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BN Prose: The Feeling by Feyisayo Anjorin

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He would have been pleased to stop right in front of her gate as usual, even if it meant being stuck in the Island-bound traffic that was slowly building up; but she would rather walk from the junction because she had missed her exercise for three days now, and the walk would help burn some calories.

When they were together in the car, he was playing that song about an angel standing next to him reaching for his heart; but as she walked along the well-lit street with her headphones on, she was singing along to that song about crossing the ocean for you and going to bring you the moon.

She checked the screen of her phone; it was a quarter past eight and the street seemed deserted – an unusual occurrence for that time of the night. Her flat was the last building in Gregory Close; she could see the end of the road. She kept her eyes on the distance ahead, on the cars parked on both sides of the road; she was the only one walking on the road. It was a Tuesday, so she knew this had nothing to do with Superstory. She noticed the change, but she was not bothered by it.

The lights in the buildings were on; it was not Friday, so it had nothing to do with that dark and handsome man and his TV show with the question about being a millionaire.

She was so in love, she wouldn’t be bothered by the unusual calmness of the street. The song about feeling this feeling just for you started, the song gave her goose bumps from the intro, she increased the volume; she wanted to  feel the singer with utmost intensity. She would enjoy the freedom of this private moment in this rarely quiet street, she wanted to sing along because this song tells her story in a profound way.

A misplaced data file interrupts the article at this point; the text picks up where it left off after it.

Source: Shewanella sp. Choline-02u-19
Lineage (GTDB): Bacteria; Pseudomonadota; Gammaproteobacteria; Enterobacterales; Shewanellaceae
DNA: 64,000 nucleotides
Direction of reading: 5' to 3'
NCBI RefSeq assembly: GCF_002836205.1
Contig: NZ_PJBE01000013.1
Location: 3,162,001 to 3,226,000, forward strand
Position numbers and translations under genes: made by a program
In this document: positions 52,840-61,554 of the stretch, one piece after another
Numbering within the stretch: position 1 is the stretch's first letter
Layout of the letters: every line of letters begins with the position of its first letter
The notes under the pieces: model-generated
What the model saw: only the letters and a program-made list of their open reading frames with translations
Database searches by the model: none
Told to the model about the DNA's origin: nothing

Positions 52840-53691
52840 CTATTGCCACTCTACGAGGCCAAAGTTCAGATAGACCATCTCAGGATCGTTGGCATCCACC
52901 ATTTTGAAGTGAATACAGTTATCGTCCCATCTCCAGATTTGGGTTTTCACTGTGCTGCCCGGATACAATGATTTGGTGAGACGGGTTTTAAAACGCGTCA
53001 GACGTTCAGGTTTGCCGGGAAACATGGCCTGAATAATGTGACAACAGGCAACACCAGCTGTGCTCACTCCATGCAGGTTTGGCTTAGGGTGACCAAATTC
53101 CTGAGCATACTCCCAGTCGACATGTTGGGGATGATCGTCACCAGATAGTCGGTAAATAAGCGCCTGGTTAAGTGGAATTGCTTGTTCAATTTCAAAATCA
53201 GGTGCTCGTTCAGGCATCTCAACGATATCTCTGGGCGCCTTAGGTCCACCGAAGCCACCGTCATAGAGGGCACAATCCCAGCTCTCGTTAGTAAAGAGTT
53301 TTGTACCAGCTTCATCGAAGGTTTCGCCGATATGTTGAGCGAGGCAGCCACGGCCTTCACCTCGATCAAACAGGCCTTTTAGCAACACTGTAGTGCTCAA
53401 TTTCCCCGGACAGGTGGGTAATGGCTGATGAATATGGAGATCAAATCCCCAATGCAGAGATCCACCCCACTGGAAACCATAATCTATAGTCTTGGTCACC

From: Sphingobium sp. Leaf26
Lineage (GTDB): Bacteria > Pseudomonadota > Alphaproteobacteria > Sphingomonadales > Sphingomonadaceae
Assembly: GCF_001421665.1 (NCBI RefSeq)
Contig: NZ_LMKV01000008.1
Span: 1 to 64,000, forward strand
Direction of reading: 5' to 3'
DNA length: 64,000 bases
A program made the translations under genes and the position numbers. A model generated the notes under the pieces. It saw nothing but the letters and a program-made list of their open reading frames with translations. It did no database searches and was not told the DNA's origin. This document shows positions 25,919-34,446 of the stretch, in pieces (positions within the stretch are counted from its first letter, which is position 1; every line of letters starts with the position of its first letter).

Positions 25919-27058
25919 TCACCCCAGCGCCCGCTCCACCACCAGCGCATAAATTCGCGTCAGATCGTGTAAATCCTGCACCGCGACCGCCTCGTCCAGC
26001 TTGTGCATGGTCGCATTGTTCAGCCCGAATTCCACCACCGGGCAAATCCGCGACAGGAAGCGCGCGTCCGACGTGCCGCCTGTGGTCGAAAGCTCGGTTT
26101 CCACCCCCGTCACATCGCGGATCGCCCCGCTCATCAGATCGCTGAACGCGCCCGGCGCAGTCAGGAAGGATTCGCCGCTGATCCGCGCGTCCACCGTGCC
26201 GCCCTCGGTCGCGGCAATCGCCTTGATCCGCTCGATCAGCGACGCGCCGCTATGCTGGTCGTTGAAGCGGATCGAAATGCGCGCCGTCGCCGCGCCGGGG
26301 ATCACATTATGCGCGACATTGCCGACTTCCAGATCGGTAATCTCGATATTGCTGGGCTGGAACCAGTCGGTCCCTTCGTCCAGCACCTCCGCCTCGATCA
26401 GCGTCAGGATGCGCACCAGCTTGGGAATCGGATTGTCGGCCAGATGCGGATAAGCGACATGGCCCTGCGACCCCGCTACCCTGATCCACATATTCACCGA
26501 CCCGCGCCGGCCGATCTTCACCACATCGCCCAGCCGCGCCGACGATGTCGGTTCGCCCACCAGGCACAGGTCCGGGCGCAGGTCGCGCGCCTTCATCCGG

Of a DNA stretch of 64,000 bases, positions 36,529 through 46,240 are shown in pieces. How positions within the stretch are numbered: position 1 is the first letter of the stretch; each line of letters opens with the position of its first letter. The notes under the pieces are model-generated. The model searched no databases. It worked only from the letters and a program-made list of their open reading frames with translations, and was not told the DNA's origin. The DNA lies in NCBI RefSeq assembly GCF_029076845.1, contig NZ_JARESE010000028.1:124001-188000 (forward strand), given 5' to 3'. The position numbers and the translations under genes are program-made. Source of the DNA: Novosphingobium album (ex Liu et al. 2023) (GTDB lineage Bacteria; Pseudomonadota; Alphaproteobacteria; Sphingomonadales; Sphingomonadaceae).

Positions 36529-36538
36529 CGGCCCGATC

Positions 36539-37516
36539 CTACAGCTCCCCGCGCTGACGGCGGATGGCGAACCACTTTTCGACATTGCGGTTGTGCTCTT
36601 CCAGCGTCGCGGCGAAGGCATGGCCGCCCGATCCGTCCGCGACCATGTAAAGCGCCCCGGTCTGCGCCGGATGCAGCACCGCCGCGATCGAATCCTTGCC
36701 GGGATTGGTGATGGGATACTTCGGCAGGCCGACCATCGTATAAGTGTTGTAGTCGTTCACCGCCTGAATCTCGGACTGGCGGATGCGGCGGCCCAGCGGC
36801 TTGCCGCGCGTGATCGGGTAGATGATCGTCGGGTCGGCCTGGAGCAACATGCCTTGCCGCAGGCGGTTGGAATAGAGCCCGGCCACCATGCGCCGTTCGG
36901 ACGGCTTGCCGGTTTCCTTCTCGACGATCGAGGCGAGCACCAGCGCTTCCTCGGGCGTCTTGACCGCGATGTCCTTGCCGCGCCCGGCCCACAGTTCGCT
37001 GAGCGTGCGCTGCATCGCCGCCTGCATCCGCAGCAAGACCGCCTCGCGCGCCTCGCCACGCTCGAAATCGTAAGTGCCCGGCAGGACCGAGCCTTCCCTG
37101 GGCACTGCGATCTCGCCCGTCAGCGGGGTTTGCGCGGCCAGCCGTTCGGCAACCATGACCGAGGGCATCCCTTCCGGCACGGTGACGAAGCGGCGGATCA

She noticed the headlights of a car ahead of her, but she didn’t care. There was no way she would keep her voice down; she was relieved to see someone else for a change, or maybe four or five people were in the white Toyota. She didn’t really care.

The car slowed down beside her, she didn’t stop to acknowledge whoever was in the car. The person rolled down the glass – it was actually a man with a goatee, an ugly-looking thing with teeth like a mouse. Timi – her twenty seven year old boyfriend – was a far more delightful sight than Mr Goatee. And how many women get to have a pilot as their lover? The man was saying something; she could guess what he wanted. She showed him her diamond ring. I’m engaged dude, go find your baby. She didn’t say it, she was still singing the song about the feeling she’s feeling.

When she got to her flat she got her key from the bag and opened the front door.


She waited, wondering if her flatmate was home. She really wanted to share the good news.

“Chinwe, are you home? He proposed!”

Chinwe was not in the sitting room, so she hurried to the room. “Chinwe, where are you?”

“Huh?” The voice came from somewhere in the room.

“Where are you?”

Her flatmate came out.

“What are you doing under the bed?”

“When did you come back?” Chinwe asked, looking scared.

“I just came back now. Are you okay?”

“How did you get here?”

“What are you talking about? I walked in. Are you okay?”

Then she heard about the armed robbers who had been around for the past twenty minutes, and their gunshots that worked like charms and made everybody calm down like well-fed lazy dogs. They had it easy after the shots made their intentions clear.

She had seen them leaving as she walked home, feeling the feeling. She didn’t care.

Photo Credit: Dreamstime | Mimagephotography

Feyisayo Anjorin was born in Akure; he trained as a filmmaker at AFDA Johannesburg. His writing has appeared in Litro, Brittle Paper, Flash Fiction Magazine, Fiction On the Web, and 365 Tomorrows. His has also worked on film and TV productions in Nigeria and South Africa. He is the author of novel "Kasali's Africa" and novella "The Night My Dead Girlfriend Called" @FeyisayoAnjorin on Twitter